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Werrington Tunnel opens to unlock faster journeys for Grantham rail passengers on the East Coast Main Line

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Improved reliability and quicker journey times could be on the cards now a new tunnel which carries freight trains underneath the busy East Coast Main Line has opened.

The Werrington Tunnel, north of Peterborough, is part of a billion pound project designed to bring significant improvements to passenger journeys on the East Coast Main Line, which runs through Grantham.

It is hoped that by easing congestion on existing tracks the project will unlock the potential to shave time off journeys, allow more passenger trains through, and will see improved reliability,

The revamped entrance to Grantham railway station. (46864126)
The revamped entrance to Grantham railway station. (46864126)

The freight tunnel is part of the £1.2bn East Coast Upgrade, which will provide more seats and enable quicker journeys between London and Scotland.

The completed project will help pave the way for the massive infrastructure roll out across the North and Midlands recently announced in the Integrated Rail Plan (IRP).

The IRP sets out £96 billion worth of investment into the railways that will deliver improvements to communities, supporting economic growth by transforming both East–West and North–South links.

Rail Minister, Chris Heaton-Harris said: “This country’s railways have long been home to marvels of engineering and the new Werrington Tunnel shows that we are continuing that proud tradition.

“Opening this new section of railway marks the end of a project which saw Network Rail engineers deliver an incredible feat installing an 11,000-tonne concrete tunnel, freeing up tracks and unlocking new opportunities for rail freight.

“Our investment in the railways, including the unprecedented £96bn we are spending through the Integrated Rail Plan, means there are even more opportunities to move goods by rails, taking HGVs off the road.”

The engineering needed to install the tunnel saw a UK-first, as the 11,000-tonne curved concrete tunnel, 1,000 tonnes heavier than the Eiffel Tower, was slid into place under the existing railway in January this year.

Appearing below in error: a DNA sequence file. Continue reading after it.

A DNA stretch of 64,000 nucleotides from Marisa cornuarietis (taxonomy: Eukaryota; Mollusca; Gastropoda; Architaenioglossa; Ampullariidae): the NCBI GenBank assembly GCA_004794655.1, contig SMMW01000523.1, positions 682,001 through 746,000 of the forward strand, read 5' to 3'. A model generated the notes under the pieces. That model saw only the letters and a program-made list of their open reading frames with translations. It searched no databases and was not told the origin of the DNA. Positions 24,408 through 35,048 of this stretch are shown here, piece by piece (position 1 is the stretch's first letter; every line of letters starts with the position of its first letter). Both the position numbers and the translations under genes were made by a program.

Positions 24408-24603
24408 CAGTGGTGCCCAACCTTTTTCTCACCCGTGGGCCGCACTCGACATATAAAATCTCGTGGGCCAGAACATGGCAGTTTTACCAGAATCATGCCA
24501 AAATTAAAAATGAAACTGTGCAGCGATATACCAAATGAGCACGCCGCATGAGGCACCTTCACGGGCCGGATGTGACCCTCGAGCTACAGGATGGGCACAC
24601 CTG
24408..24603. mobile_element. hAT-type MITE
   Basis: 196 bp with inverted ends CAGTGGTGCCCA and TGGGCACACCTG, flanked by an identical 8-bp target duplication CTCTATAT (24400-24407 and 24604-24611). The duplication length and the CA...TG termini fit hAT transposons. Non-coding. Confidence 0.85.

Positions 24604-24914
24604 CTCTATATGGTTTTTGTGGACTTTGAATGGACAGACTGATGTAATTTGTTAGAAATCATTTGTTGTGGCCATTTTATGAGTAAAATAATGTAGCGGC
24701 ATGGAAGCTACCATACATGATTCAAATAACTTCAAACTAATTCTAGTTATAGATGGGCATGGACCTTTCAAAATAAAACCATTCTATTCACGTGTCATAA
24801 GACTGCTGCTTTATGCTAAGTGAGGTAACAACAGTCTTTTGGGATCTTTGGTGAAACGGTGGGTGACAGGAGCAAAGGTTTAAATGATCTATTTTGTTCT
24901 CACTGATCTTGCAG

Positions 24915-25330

Werrington Tunnel on the East Coast Main Line (53615158)
Werrington Tunnel on the East Coast Main Line (53615158)

The ‘curved box’ was built next to the East Coast Main Line in nine, interconnected sections.

The structure is 155m long, 9.5m wide and 5.1m high, with 1m thick walls.

In July, the new track installed inside the tunnel was connected to the existing lines.

Work continued to install the signalling system which was commissioned over a single weekend in September.

Vital testing of the new tunnel then took place to enable trains to start using the infrastructure.

Rob McIntosh, managing director for Network Rail’s Eastern region, said: “From building the huge concrete tunnel onsite next to the East Coast Main Line, to pushing it into place in a UK first for engineering, to installing new track and signalling equipment to connect it to the existing lines — it’s been amazing to see the progress our teams have made on this ground-breaking project.

“Passengers travelling between London, Peterborough, the North of England and Scotland will benefit from faster, more reliable journeys as longer freight trains can now dive underneath the famous passenger route.

“I’m proud of our team’s brilliant response to the challenges of the Covid pandemic and how they reached major milestones on the project when it was at its peak.

"Using innovative methods, we’ve also been able to avoid major disruption for passengers, as services have continued running throughout the majority of the work.

"We want to thank passengers as well as people in the community for their continued patience.”

David Horne, managing director at LNER said: “This unique project has seen huge cross-industry collaboration, with Network Rail working together with train operators and project partners to deliver this essential part of the East Coast upgrade.

"The completion of this project will reduce delays and create capacity to enable more LNER services to be launched in our new timetable.”

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